This article is republished by the American Psychological Association.
Anger can be more damaging to the physical health of an elderly person than sad, according to a new study published by Concordia researchers. And if that anger increases inflammation, it could lead to chronic diseases like heart disease, arthritis and cancer.
"As many people get older, they simply cannot do the activities they once did. Or they may experience the loss of a spouse or a decline in their physical mobility and may get angry," says research doctorate candidate Meaghan Barlow, lead author of the study published in the journal of the American Psychological Association Psychology and aging.
"Our study showed that rabies can lead to the development of chronic diseases, while sadness cannot."
Barlow and his coauthors examine whether anger and sadness contributed to the inflammation, an immune response from the body to perceived threats like infection or tissue damage. While inflammation in general helps protect the body and helps heal, long-lasting inflammation can lead to chronic diseases in old age, according to the authors.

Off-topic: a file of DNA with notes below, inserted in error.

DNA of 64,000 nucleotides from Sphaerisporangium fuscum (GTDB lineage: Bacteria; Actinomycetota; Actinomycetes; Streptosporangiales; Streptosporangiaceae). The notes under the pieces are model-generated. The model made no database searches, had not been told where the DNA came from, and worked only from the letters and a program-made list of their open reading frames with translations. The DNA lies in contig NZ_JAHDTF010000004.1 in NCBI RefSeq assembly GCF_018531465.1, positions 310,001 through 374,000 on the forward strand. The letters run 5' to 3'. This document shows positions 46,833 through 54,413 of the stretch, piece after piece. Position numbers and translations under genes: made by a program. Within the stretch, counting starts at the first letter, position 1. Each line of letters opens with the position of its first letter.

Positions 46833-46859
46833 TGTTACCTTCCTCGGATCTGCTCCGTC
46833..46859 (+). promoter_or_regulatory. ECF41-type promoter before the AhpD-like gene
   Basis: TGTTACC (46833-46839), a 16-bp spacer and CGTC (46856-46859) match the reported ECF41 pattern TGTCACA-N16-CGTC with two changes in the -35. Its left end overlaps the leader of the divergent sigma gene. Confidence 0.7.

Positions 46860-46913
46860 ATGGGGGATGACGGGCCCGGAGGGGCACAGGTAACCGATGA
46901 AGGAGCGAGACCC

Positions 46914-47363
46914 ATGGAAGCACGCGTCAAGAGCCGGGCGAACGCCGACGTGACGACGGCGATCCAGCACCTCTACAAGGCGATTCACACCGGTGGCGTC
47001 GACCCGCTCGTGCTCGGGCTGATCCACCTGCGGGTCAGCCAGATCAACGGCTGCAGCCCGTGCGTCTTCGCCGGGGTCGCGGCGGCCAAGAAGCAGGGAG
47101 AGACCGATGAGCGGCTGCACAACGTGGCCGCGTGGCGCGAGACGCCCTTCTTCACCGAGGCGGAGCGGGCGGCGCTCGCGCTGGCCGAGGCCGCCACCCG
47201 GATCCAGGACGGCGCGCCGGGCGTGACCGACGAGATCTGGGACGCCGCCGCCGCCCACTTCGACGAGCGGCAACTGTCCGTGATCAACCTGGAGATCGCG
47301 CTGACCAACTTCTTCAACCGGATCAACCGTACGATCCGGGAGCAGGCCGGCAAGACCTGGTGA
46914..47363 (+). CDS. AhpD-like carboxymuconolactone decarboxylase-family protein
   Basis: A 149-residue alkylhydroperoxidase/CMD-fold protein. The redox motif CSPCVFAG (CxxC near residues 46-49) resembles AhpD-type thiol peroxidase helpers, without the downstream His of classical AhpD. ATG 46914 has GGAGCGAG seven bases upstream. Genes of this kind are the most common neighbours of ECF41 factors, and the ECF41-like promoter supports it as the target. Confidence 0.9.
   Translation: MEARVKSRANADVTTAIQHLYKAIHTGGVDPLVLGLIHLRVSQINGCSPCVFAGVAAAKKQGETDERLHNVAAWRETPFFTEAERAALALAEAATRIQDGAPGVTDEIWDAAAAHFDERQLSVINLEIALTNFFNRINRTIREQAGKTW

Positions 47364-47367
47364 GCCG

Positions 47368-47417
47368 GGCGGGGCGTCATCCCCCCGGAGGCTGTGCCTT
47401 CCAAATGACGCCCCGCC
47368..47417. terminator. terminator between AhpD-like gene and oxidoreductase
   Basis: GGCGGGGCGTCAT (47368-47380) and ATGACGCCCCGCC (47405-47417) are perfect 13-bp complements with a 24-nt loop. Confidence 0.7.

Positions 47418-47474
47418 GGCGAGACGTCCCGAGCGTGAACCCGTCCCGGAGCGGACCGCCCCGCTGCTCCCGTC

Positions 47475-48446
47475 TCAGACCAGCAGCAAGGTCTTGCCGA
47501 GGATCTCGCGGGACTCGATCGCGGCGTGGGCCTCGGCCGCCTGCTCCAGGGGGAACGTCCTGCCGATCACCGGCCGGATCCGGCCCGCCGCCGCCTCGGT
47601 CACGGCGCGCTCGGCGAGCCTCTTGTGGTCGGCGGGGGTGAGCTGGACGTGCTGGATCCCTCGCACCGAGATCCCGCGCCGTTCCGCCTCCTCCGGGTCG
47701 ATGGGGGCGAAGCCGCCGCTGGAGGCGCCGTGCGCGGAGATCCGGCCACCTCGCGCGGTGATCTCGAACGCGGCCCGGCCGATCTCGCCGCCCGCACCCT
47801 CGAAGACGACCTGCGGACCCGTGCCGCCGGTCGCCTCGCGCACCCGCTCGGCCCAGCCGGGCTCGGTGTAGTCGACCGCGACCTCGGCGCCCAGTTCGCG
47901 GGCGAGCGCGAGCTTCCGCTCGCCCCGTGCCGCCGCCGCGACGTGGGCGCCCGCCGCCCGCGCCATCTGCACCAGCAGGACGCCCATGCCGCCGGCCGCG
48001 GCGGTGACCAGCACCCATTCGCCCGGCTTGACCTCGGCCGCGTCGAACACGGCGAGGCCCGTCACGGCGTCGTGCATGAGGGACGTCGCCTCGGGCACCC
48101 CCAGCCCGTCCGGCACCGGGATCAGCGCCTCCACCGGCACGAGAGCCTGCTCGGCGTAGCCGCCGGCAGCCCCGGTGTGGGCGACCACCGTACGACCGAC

The researchers collected and analyzed data from 226 seniors aged 59 to 93 years from Montreal. They grouped the participants as old, from 59 to 79 years old, or in advanced old age, 80 years and more.
Over a week, participants completed short questionnaires about how angry or sad they felt. The authors also measured the inflammation from blood samples and asked the participants if they had chronic diseases related to the age.
"We found that experiencing anger every day was related to higher levels of inflammation and chronic disease for people aged 80 and over, but not for younger seniors," says study co-author Carsten Wrosch, a professor of psychology at the Faculty of Letters of Concordia. Science.
"Sadness, on the other hand, was not related to inflammation or chronic illness".